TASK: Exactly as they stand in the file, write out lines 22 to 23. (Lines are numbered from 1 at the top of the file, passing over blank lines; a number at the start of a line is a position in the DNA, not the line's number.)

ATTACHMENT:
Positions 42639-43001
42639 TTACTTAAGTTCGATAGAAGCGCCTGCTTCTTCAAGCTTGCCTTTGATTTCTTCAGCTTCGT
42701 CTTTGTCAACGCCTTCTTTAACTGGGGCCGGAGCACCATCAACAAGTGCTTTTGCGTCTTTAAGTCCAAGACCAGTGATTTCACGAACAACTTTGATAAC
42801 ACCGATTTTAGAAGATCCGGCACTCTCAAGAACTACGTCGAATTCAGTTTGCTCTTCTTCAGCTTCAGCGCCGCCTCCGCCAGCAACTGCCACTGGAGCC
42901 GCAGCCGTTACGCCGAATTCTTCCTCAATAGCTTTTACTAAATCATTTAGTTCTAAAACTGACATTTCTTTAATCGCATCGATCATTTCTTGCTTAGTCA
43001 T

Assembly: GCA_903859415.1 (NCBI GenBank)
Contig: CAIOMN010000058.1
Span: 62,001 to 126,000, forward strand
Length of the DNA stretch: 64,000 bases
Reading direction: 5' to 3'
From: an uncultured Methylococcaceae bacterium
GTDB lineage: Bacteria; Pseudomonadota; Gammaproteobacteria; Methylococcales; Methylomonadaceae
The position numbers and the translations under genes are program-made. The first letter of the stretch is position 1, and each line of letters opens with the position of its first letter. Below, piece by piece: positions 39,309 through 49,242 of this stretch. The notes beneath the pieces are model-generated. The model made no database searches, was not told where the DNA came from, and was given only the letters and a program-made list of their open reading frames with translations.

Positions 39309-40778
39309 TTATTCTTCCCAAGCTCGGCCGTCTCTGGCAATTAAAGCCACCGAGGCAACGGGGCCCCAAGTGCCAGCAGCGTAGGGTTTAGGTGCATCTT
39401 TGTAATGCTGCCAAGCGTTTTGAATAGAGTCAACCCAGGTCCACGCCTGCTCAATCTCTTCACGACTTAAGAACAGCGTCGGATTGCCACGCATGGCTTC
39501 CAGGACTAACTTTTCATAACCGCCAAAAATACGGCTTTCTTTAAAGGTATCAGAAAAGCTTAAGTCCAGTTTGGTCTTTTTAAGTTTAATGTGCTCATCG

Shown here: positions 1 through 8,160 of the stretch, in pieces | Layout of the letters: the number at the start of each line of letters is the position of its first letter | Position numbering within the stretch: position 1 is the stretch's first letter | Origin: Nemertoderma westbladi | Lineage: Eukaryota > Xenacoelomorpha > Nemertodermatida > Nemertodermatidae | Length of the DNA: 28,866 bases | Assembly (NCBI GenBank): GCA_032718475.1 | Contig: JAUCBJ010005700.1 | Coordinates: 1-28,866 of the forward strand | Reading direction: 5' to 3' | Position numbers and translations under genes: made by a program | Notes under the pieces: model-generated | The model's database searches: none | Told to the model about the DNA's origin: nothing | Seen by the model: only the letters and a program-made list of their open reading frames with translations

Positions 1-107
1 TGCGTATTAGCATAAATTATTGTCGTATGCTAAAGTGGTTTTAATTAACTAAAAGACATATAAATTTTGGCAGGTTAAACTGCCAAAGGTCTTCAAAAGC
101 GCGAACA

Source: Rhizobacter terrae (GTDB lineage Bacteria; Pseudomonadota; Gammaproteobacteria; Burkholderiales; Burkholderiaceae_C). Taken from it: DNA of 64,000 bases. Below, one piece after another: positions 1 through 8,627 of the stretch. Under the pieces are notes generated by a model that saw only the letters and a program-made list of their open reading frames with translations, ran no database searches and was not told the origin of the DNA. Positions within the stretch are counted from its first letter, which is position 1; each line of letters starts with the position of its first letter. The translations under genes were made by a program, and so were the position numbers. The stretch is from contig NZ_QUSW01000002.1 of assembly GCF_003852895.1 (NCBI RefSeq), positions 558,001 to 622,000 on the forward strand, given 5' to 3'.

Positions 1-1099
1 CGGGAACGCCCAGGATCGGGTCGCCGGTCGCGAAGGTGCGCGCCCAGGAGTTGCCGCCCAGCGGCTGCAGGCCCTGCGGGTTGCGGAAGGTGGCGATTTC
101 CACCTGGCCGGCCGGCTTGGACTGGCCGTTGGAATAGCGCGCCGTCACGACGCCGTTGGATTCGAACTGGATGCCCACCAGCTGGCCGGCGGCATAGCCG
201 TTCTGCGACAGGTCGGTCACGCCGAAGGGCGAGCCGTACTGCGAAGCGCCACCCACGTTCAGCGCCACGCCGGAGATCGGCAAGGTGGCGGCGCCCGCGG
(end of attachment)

101 GCGAACA

Source: Rhizobacter terrae (GTDB lineage Bacteria; Pseudomonadota; Gammaproteobacteria; Burkholderiales; Burkholderiaceae_C). Taken from it: DNA of 64,000 bases. Below, one piece after another: positions 1 through 8,627 of the stretch. Under the pieces are notes generated by a model that saw only the letters and a program-made list of their open reading frames with translations, ran no database searches and was not told the origin of the DNA. Positions within the stretch are counted from its first letter, which is position 1; each line of letters starts with the position of its first letter. The translations under genes were made by a program, and so were the position numbers. The stretch is from contig NZ_QUSW01000002.1 of assembly GCF_003852895.1 (NCBI RefSeq), positions 558,001 to 622,000 on the forward strand, given 5' to 3'.